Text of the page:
Stem cells therapies. Stem cells marketing stunts.

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An injured knee can cost a pro football player millions of dollars, or even an entire career. MIT Technology Review reports that, in an effort to regrow cartilage and heal injured tissue quickly, hundreds of players are injecting bone marrow cells into their knees and hips. Evidence is weak that the procedure actually works and, as with all unproven stem cell therapies, there could be risks involved. Just ask the lady who grew a bone in her eyelid after getting (illegal) cosmetic stem cell injections.

“We don’t really know exactly what it does, biologically”, orthopedic surgeon Freddie Fu told Tech Review. (1)

Science uses stem cells therapies as a promo for more research funding.
But on the other hand warns against stem cell therapies.
Marketing is good. As long as people do not die.
But how can you advocate for something if you do not believe in it? What kind of religion warns against practicing its own practices for fear of death?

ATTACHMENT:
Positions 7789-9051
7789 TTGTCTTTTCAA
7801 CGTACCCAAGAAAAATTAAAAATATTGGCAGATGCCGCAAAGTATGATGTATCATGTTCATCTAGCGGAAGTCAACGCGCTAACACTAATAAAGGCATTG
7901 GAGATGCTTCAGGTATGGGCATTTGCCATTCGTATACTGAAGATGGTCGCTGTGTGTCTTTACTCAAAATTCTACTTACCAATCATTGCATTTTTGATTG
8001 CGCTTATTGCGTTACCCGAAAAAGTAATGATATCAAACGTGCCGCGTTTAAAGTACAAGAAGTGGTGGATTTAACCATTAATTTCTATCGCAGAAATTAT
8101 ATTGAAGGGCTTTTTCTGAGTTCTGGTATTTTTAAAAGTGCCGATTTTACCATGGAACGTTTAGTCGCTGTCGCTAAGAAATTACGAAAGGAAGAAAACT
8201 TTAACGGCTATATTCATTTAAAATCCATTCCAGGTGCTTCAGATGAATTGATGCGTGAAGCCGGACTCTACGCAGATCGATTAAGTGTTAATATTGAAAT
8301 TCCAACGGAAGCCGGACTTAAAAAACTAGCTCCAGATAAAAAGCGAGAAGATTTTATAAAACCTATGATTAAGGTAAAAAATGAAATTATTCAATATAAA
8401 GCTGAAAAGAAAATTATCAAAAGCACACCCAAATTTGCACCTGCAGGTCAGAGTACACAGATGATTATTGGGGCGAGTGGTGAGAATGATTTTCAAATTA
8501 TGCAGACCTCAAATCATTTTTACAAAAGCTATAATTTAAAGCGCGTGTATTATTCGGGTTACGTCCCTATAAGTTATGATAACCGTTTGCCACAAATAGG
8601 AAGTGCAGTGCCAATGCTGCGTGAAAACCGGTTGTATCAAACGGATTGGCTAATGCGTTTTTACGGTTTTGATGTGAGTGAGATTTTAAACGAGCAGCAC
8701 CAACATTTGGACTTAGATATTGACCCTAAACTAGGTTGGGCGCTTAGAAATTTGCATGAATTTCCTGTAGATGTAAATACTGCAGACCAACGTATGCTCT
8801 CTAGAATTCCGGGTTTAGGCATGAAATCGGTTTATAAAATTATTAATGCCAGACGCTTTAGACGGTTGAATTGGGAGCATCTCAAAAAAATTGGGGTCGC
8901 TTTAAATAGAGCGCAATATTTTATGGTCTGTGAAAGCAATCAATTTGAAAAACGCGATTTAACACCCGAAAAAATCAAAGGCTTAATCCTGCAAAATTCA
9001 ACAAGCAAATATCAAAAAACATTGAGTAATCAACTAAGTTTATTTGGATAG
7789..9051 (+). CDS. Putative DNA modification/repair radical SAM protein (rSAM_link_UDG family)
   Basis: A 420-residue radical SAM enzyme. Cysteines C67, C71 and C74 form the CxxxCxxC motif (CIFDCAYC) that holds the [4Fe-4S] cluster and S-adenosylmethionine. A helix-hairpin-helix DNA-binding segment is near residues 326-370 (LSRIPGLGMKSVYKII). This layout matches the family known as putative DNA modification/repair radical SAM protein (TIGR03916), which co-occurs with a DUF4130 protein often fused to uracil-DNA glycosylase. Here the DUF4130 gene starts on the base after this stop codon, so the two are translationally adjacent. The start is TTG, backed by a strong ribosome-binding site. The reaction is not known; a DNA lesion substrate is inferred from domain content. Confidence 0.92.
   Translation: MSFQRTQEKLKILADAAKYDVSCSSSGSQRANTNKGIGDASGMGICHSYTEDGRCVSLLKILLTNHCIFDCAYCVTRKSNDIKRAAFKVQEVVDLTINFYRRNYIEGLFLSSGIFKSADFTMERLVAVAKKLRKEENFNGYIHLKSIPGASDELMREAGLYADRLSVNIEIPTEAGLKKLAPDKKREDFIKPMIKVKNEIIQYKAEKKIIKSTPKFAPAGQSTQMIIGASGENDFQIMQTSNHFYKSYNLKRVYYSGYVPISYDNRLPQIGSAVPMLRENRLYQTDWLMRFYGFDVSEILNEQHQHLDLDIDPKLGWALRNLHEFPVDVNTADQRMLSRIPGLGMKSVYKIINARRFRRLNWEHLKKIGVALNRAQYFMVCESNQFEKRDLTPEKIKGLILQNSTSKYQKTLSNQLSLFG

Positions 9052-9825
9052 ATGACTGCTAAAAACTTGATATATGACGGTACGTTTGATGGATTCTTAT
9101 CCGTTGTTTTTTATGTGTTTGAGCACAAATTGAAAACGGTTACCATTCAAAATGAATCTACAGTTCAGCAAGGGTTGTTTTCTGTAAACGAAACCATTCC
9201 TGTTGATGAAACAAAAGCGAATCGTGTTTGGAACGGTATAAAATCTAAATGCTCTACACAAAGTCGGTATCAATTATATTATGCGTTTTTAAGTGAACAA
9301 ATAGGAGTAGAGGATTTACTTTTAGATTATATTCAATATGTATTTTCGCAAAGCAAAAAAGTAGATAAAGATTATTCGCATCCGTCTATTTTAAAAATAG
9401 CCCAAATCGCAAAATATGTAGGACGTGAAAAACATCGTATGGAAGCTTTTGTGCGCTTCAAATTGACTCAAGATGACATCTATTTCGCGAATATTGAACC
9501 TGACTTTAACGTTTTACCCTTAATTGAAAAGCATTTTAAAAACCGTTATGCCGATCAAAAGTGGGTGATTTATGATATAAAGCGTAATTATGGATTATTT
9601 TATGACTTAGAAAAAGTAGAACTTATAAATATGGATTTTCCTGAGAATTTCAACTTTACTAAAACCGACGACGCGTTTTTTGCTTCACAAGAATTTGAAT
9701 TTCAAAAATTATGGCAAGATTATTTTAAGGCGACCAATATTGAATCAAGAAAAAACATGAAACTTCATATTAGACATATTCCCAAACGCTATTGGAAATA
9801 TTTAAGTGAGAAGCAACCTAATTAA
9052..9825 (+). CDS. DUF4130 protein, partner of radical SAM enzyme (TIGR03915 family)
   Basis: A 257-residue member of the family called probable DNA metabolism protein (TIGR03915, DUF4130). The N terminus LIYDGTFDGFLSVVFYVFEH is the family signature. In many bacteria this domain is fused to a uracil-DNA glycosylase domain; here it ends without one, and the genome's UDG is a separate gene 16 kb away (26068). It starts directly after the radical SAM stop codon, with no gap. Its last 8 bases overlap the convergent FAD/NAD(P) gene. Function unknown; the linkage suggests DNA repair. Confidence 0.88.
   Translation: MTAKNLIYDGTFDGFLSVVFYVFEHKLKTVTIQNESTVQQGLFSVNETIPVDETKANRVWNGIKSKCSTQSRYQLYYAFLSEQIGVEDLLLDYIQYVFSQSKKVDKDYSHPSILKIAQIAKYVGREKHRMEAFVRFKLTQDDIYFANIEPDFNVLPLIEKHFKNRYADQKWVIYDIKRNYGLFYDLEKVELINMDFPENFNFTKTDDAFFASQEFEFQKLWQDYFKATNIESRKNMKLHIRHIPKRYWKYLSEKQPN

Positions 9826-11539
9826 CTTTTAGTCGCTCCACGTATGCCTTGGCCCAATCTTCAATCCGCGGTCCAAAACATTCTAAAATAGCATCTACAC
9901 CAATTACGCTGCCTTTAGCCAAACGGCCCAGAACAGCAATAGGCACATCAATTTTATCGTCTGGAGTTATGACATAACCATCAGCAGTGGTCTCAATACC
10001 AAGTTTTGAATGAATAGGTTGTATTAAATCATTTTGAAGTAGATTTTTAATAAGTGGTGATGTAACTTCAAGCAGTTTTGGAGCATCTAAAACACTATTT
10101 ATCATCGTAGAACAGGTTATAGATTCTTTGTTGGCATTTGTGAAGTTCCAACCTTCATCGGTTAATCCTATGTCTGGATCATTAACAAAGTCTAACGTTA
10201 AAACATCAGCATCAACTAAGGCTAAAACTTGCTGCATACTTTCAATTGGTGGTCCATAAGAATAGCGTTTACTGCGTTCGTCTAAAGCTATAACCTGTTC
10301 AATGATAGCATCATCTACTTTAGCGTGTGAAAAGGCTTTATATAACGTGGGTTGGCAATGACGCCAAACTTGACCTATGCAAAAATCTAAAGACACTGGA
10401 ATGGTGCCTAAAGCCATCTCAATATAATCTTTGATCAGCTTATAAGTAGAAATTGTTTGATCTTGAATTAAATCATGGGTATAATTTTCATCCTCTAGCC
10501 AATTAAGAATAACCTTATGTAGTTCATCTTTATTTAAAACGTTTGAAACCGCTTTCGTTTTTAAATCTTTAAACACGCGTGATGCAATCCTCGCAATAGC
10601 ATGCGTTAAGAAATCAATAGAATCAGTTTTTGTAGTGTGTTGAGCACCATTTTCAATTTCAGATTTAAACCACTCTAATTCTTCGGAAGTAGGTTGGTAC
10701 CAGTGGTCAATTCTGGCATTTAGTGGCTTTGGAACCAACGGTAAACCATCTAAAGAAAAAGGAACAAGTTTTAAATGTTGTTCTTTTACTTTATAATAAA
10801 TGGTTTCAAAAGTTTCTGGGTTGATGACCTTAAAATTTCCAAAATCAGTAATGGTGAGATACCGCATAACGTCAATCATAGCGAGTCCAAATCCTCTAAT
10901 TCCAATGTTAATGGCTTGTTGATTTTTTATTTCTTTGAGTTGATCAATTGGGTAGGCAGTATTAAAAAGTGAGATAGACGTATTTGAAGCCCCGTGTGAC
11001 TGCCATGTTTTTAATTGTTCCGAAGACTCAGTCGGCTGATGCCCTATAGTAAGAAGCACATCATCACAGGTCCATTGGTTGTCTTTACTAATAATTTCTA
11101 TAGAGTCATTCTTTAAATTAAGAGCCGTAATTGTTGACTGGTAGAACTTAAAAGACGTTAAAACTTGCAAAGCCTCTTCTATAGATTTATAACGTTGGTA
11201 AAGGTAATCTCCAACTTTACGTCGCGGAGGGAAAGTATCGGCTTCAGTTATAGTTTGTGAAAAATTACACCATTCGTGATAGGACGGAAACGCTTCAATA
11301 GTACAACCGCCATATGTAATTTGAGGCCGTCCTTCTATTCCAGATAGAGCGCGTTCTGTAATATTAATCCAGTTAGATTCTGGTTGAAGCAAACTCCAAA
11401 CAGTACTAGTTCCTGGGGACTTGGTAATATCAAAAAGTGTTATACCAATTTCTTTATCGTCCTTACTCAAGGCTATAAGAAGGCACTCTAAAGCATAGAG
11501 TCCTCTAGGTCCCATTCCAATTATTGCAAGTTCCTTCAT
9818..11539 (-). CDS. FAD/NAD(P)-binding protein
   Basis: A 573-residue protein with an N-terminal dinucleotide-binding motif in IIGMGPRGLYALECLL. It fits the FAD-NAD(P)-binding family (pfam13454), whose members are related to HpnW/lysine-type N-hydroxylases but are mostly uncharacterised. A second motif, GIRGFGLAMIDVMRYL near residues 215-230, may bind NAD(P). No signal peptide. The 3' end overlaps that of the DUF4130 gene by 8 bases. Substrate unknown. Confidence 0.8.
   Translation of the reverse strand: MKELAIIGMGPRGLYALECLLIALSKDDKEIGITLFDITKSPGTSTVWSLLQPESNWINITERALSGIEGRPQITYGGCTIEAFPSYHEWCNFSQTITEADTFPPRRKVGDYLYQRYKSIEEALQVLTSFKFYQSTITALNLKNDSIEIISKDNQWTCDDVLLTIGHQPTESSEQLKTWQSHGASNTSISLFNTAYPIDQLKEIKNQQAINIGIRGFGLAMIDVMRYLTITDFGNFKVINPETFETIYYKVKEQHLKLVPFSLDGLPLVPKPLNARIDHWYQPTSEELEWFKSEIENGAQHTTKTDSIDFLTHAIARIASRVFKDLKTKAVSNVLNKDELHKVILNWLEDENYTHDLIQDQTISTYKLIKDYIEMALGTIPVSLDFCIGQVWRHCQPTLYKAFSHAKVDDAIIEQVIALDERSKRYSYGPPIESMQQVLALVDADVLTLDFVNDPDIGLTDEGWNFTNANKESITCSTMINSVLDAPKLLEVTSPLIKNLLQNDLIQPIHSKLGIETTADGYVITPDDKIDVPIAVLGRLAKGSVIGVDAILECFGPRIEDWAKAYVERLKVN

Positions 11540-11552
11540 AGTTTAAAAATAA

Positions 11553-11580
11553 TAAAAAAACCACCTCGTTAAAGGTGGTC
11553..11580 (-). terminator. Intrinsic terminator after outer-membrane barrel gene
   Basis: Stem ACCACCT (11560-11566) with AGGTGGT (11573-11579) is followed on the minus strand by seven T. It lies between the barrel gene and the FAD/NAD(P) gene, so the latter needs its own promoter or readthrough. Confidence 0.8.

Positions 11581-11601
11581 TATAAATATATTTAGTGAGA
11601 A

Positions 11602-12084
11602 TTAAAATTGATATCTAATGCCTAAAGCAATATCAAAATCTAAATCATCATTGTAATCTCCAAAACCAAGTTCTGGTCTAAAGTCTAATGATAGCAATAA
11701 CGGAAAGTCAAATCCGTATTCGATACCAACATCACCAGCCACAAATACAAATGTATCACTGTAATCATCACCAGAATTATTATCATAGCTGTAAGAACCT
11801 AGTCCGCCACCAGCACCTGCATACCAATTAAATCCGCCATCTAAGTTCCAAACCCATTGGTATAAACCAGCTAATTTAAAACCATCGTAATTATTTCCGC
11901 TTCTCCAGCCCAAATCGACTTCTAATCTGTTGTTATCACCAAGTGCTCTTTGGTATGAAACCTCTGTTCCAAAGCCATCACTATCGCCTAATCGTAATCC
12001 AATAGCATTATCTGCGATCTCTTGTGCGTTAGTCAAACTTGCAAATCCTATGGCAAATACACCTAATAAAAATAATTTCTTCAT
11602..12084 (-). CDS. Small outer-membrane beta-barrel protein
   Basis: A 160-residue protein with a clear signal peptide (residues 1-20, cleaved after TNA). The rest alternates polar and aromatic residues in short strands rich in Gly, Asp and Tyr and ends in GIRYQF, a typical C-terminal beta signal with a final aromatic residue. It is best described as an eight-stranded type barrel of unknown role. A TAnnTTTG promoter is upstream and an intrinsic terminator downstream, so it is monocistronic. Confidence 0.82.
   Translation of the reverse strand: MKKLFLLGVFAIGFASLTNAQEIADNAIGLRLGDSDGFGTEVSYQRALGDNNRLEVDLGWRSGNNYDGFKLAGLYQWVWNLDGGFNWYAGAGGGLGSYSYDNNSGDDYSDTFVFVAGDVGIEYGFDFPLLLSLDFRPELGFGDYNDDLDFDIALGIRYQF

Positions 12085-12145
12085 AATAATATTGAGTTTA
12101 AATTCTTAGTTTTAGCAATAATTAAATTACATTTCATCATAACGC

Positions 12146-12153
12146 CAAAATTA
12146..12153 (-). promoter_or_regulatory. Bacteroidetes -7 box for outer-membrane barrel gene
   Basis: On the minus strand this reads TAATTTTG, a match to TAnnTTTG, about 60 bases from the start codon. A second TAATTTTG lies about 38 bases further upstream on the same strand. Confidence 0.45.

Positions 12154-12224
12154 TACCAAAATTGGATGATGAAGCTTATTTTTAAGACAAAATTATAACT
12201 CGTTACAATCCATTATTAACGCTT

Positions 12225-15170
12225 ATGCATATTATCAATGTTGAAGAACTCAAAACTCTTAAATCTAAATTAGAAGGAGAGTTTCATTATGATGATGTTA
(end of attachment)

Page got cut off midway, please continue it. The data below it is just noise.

Practices that are funded by the very same people (a.k.a. “taxes”) who are willing to take a chance and try these new therapies?
There was a time when science and religion was one thing.
There was a time when people believed in themselves.
Now we only believe in money.
And we just do not care about people.
As long as they are alive.
As long as they give us their money…

Science, Scientists, Propaganda.

In the northernmost reaches of the Canadian Arctic, 500 miles (800 kilometers) away from the nearest human settlement, researchers discovered a literal message in a bottle, Halifax’s Herald News reports.

It begins just like the worst examples of cover letters on the Internet: “TO WHOM IT MAY CONCERN”. But the rest of it is pretty awesome. It turns out it’s a note buried by Paul Walker, an American geologist well known to those in his field today. (1)

Every field needs its heroes. And so does science. From the fake story of the “But it moves!” supposedly said by Galileo, to a story of a lost letter in a bottle by a “stranded ice explorer” (well, the truth is that he had a stroke, his partners returned him safely back and he died later in his parents’ house – with the letter having nothing to do with the whole story) over-exaggerating events for the sake of marketing is more and more in the agenda.

The simple story of a carpenter who died for his love of people does not sell much nowadays…

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